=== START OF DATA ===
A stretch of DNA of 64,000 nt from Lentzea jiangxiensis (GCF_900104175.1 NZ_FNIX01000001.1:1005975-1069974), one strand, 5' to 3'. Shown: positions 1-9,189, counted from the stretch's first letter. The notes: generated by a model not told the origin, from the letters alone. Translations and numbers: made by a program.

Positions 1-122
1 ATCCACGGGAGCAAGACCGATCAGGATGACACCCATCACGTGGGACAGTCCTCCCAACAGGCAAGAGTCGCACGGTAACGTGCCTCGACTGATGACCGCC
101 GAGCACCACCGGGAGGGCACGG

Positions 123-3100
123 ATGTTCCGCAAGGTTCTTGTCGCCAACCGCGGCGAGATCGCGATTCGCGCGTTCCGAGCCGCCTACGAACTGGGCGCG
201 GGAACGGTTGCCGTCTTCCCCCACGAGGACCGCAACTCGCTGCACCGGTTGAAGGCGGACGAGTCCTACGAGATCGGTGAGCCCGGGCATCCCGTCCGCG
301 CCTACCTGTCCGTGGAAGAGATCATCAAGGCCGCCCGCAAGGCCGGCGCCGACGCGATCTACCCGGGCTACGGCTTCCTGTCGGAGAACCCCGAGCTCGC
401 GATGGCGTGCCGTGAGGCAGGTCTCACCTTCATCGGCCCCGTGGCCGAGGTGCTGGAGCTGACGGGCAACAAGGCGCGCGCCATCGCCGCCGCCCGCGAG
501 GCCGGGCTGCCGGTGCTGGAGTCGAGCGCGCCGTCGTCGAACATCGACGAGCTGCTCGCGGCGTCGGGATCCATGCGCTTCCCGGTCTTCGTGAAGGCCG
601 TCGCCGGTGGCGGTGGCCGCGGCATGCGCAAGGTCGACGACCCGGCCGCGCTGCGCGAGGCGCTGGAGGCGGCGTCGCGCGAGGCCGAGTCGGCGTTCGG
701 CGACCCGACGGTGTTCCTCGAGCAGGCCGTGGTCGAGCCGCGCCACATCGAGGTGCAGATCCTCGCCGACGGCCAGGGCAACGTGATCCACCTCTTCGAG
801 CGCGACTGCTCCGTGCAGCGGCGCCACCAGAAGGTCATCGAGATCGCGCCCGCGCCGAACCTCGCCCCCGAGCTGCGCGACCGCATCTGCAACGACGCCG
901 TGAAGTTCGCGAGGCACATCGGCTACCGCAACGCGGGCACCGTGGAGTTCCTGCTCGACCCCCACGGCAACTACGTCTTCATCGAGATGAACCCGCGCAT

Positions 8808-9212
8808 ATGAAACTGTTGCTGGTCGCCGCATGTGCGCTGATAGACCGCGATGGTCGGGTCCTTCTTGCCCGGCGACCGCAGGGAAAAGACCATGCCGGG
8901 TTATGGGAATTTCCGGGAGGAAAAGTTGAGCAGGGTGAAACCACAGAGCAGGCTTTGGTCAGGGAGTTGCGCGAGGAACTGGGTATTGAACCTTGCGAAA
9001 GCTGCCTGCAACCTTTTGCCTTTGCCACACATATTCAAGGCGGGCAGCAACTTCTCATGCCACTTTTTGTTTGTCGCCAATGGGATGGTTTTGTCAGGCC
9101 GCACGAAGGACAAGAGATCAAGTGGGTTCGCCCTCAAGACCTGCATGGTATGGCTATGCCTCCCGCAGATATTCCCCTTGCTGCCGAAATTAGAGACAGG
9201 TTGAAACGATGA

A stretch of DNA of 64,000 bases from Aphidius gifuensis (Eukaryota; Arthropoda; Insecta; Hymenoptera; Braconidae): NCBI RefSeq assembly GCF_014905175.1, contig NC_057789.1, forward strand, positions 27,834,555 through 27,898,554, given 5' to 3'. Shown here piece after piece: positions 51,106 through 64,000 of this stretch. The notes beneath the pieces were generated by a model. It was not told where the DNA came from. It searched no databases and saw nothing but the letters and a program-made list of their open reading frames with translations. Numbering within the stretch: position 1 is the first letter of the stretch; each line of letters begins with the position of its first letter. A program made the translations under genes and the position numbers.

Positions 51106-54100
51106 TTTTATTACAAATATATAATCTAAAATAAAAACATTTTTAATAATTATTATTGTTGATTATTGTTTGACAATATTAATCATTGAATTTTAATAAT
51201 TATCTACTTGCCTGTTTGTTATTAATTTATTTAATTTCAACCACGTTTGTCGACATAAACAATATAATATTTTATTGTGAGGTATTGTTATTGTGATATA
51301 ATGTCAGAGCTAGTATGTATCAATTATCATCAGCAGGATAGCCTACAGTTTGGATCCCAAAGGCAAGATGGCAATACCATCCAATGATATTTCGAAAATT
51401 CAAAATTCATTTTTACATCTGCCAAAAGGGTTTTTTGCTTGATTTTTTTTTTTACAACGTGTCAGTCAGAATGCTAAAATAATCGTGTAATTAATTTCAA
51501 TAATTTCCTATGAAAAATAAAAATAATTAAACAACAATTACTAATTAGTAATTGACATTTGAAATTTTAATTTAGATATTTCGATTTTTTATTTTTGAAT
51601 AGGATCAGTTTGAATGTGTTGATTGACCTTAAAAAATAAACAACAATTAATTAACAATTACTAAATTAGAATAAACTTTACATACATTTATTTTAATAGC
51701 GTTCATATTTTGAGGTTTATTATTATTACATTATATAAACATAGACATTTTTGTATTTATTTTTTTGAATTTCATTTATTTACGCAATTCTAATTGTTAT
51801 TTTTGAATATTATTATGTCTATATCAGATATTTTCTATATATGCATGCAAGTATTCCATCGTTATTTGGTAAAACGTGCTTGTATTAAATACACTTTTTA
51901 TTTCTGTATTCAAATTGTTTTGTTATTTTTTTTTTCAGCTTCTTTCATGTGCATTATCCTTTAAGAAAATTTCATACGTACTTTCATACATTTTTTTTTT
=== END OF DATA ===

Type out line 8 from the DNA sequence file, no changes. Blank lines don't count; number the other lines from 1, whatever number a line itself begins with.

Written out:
301 CCTACCTGTCCGTGGAAGAGATCATCAAGGCCGCCCGCAAGGCCGGCGCCGACGCGATCTACCCGGGCTACGGCTTCCTGTCGGAGAACCCCGAGCTCGC